Edinburgh tenant kept an elephant upstairs in Old Town flat, archives reveal
A newly unearthed archive letter has told the story of how an early 18th century Dutchman kept an elephant in an upstairs flat in Fishmarket Close.
The letter, dated 23 November 1705, was written by a baker, Adam Kerr, who owned a nearby shop.
In it he complained about how his bakery and oven were being ruined and exposed to dung, with water also causing damage from the flat above as it cascaded down in what was described as "great quantities".
Petitioned the court
In his letter, Mr Kerr petitioned the Guild Court to visit the owner of the elephant and the tenant of the flat, a Dutchman by the name of Mr Abraham Sever.
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Mr Kerr asked the court to force Mr Sever to get rid of the elephant, who in turn asked Edinburgh Town Council permission to show off the elephant to the public.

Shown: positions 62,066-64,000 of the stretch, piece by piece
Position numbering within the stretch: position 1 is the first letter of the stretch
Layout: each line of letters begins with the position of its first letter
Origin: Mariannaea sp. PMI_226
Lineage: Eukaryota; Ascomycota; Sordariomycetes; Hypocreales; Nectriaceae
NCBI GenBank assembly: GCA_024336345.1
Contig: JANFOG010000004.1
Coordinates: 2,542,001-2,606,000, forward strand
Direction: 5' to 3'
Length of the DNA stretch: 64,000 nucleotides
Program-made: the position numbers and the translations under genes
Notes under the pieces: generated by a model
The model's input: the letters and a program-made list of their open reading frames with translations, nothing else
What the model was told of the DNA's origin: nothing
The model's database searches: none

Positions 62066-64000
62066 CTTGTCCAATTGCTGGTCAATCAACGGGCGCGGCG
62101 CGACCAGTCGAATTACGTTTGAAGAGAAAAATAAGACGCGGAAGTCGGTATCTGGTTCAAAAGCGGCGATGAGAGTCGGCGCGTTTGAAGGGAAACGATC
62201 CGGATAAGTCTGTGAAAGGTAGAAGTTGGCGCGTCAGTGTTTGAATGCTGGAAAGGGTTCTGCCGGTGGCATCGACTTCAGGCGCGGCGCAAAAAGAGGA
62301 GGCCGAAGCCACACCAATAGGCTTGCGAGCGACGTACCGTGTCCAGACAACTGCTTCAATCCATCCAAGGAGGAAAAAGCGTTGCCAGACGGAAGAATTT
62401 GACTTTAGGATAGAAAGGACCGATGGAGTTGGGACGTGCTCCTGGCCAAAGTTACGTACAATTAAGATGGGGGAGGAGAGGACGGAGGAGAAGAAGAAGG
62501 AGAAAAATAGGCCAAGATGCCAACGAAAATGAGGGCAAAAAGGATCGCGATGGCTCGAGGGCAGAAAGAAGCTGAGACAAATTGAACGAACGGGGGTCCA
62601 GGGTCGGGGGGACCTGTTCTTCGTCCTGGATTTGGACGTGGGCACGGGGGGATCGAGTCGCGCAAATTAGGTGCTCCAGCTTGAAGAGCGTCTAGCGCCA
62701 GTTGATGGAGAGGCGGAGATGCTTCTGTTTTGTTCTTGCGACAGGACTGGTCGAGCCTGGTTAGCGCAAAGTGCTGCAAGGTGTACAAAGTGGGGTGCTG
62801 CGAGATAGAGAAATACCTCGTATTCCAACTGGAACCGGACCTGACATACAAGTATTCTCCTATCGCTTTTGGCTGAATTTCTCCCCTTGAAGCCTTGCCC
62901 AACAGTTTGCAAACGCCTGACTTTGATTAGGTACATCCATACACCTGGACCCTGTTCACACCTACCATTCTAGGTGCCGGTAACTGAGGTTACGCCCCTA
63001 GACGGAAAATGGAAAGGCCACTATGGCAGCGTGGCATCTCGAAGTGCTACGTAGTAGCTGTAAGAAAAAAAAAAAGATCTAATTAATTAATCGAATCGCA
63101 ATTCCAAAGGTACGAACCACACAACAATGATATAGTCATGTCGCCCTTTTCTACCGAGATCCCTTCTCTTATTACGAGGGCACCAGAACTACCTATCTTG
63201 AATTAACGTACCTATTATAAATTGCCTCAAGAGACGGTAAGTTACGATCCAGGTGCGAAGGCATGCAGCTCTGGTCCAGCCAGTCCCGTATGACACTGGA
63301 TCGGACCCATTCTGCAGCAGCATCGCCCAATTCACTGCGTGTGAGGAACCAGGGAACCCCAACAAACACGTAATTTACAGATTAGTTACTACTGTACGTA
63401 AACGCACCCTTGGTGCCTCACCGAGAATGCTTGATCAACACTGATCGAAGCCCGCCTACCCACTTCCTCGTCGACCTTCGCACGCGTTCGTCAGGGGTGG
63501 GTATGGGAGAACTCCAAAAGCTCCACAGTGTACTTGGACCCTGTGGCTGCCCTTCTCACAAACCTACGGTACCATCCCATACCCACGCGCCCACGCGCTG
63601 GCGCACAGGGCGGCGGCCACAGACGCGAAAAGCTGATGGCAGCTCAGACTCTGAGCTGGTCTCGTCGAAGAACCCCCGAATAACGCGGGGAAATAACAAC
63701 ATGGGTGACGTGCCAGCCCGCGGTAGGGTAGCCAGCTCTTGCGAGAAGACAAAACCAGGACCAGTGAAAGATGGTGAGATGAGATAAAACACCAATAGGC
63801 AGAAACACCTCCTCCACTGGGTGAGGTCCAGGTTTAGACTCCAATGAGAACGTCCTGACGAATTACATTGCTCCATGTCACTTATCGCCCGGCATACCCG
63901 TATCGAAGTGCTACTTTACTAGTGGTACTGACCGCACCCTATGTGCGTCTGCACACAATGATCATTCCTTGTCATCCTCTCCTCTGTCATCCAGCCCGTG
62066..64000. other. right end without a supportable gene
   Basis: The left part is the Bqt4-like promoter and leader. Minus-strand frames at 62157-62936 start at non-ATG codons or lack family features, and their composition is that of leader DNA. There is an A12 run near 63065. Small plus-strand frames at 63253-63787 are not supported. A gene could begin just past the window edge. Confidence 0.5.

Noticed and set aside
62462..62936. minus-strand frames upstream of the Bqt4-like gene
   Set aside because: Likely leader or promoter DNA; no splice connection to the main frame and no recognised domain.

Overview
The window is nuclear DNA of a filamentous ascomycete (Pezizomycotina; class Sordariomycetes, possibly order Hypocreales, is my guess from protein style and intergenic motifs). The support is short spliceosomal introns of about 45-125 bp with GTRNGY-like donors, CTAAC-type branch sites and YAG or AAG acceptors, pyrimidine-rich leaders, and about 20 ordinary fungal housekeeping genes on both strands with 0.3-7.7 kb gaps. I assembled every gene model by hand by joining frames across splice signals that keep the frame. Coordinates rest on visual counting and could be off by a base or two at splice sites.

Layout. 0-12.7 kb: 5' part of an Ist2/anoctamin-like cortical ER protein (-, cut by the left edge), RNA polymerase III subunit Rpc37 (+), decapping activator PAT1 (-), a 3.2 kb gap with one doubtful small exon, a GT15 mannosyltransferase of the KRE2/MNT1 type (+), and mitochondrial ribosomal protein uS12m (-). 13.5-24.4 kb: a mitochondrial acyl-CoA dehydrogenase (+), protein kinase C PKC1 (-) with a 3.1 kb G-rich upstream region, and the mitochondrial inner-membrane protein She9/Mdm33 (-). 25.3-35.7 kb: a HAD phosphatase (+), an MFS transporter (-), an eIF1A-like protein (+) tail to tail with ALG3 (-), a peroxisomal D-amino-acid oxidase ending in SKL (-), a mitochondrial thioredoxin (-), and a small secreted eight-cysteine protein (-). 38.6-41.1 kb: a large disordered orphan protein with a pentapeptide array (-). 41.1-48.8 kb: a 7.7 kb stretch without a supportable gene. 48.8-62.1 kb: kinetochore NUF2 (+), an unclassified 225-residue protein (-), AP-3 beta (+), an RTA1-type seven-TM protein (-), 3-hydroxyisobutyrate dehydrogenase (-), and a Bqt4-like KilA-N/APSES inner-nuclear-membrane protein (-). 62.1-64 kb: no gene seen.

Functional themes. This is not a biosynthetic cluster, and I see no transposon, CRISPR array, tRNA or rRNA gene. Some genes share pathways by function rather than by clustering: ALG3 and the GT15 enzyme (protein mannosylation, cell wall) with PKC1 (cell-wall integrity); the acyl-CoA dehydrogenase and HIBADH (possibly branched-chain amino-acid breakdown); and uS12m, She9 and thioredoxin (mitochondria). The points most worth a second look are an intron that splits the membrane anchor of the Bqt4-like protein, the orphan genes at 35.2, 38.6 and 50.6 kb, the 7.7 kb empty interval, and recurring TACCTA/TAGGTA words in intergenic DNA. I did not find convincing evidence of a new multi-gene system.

A letter giving permission to Mr Sever to exhibit the elephant to the public said: “The Council upon ane petitione given by Abraham Sever Dutchman grants liberty to the petitioner to expose his elephant to all persones within the toun and suburbs.”
Elephant had toured Europe
According to the Edinburgh City Archives, who posted the letter on Facebook, the elephant had been toured around Europe in the 1680s and 1690s before being brought to Britain and eventually Edinburgh.
The female Indian elephant’s original owner, Bartel Verhagen, died in 1703. He then left the animal to his assistant, Jan Janszoon, who rented it to Mr Sever.
Edinburgh City Archives said it appears to have died in Broughty Ferry in 1706.